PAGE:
Much to my dismay, my son, Josh, once declared to me that he got through college without ever opening a book. He never opened a book, yet he graduated with honors. “How can that be?” you might ask. The answer is simple. He went to class and paid attention. Quite often, in our high school and college classrooms, there is a consensus among teachers and professors that students just don’t read. And in order to ensure that students learn what they are supposed to learn, teachers often find it necessary to teach what is in the text, rather than risk students’ missing key concepts. We teach the text through lecture and presentation, and sometimes discussion, and then test on what we’ve talked about.
However, we do our kids a grave injustice when we approach our teaching in this way. This is because reading deeply and broadly is the single most important skill we can help our young people to develop, particularly when it comes to the complex and abstract topics they will encounter in high school and beyond.
But, wait, isn’t learning the same whether we learn it through lecture or reading?
And, the answer is no, no, no. And, here’s why: The richness and complexity of words used in oral language pale in comparison to written texts. Researchers have found that the only type of oral language that comes close to the level of the written word beyond a preschool text is expert witness testimony. This is because when we read, we not only understand just the words that are in a text, but we also understand the words that are beyond the words in the text. That is, we make associations with other topics as we read, and we develop an understanding of concepts and the relationships between concepts beyond what is in the text. We develop a broader and richer vocabulary through reading in ways that oral language cannot touch.
This makes sense if you consider that vocabulary is simply a label for a concept and that knowledge is represented by concepts. Every concept – simple or complex, concrete or abstract – is learned in terms of its similarities, differences, and relationships with other concepts with which we are familiar. The more concepts we learn, and the more subtopics we learn based on those concepts, the stronger our vocabulary becomes and the more knowledge we build. And, researchers know that the strength of a student’s vocabulary, or their knowledge in a particular domain is a strong predictor of students being able to handle more difficult, or “complex” texts and concepts. (This is also the thrust of the Common Core Standards.) I would argue that the inability to read and understand difficult texts is the single most important dilemma our young people face. This is why it is vital for teachers to help students read challenging material in their high school and college classrooms, to include print or digital information.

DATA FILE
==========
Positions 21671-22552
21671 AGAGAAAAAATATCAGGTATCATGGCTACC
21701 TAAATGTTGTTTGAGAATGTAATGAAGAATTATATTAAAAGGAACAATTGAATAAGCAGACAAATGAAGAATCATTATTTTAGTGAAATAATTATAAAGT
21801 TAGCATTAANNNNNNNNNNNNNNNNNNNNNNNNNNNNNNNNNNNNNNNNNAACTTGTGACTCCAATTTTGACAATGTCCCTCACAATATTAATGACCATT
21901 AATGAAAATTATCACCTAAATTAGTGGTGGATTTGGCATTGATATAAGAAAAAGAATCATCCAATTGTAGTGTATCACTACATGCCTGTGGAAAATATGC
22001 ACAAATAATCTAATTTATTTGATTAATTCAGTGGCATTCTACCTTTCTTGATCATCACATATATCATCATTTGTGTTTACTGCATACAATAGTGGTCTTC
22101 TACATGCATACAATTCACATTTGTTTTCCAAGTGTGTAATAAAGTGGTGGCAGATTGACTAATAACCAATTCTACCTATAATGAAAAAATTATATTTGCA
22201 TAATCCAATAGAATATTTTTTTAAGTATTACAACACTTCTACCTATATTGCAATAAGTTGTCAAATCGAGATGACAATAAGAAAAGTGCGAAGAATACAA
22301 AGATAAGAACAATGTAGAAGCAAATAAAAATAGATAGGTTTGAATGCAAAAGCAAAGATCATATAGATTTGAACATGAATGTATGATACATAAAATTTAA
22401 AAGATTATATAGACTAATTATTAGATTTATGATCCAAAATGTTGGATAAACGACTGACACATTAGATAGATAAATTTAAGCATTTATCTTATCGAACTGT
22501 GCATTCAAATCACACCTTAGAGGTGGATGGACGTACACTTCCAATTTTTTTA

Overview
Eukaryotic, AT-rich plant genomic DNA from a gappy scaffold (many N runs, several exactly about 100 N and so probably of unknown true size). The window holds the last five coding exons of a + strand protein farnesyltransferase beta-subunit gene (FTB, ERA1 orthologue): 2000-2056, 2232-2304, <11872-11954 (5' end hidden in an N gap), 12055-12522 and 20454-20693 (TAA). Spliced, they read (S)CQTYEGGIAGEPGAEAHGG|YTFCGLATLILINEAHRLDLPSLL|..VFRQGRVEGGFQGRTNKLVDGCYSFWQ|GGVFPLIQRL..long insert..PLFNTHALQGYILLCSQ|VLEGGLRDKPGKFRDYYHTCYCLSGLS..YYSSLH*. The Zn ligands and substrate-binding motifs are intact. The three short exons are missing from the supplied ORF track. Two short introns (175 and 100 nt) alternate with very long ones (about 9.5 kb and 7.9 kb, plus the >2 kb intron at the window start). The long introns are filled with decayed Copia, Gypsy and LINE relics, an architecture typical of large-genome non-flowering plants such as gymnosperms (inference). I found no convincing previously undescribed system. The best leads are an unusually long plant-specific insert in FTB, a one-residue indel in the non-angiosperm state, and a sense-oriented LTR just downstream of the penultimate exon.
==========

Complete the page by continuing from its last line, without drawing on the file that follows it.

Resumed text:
How do I get my students to read more in my subject/content area?
First, teachers might consider offering alternative text and genres to their students. Alternative texts and resources might include: song lyrics, magazine articles, short stories, photos, primary sources, letters, internet pieces, maps, almanacs, menus, charts and graphs, quotes, biographical information, picture books, short stories, art work, poetry. These resources help to build students’ background knowledge of the concepts within a topic, and, thus, helps to prepare them for more difficult reading.
Second, model, model, model! Simply telling a student who doesn’t understand what he/she is reading to re-read is unacceptable. Modeling “how to think” through a difficult text or difficult problem is important because many students do not know what to do when the reading gets tough. Although many elementary teachers use a “think-aloud” as a instructional strategy for fostering comprehension, it somehow gets lost at the secondary level despite its importance.
Another strategy that comes to mind is a good old-fashioned KWL. It’s simple but it works. Have students create three columns on a piece of paper or on the computer: what they know (K) about the topic, what they want to know about the topic, and what they learned (L) on a piece of paper. Ask students to write what they know about the topic before they read, and then ask for a few students to share and write on board. Then ask what they want to know and write these questions on board. Next, ask students to read a section (5-10 mins) on their own and see if their questions were answered. Share as a class. At the end of the activity, students can record what they learned. Here is a sample: 2nd blog – KWL
 Adams, M.J., (Winter 2010-2011). Advancing our students’ language and literacy – the challenge of complex texts. American Educator, pp. 3-12.
 Ogle, D.M. (1986, February). K-W-L: A teaching model that develops active reading in expository texts. The Reading Teacher 39(8), 564-570.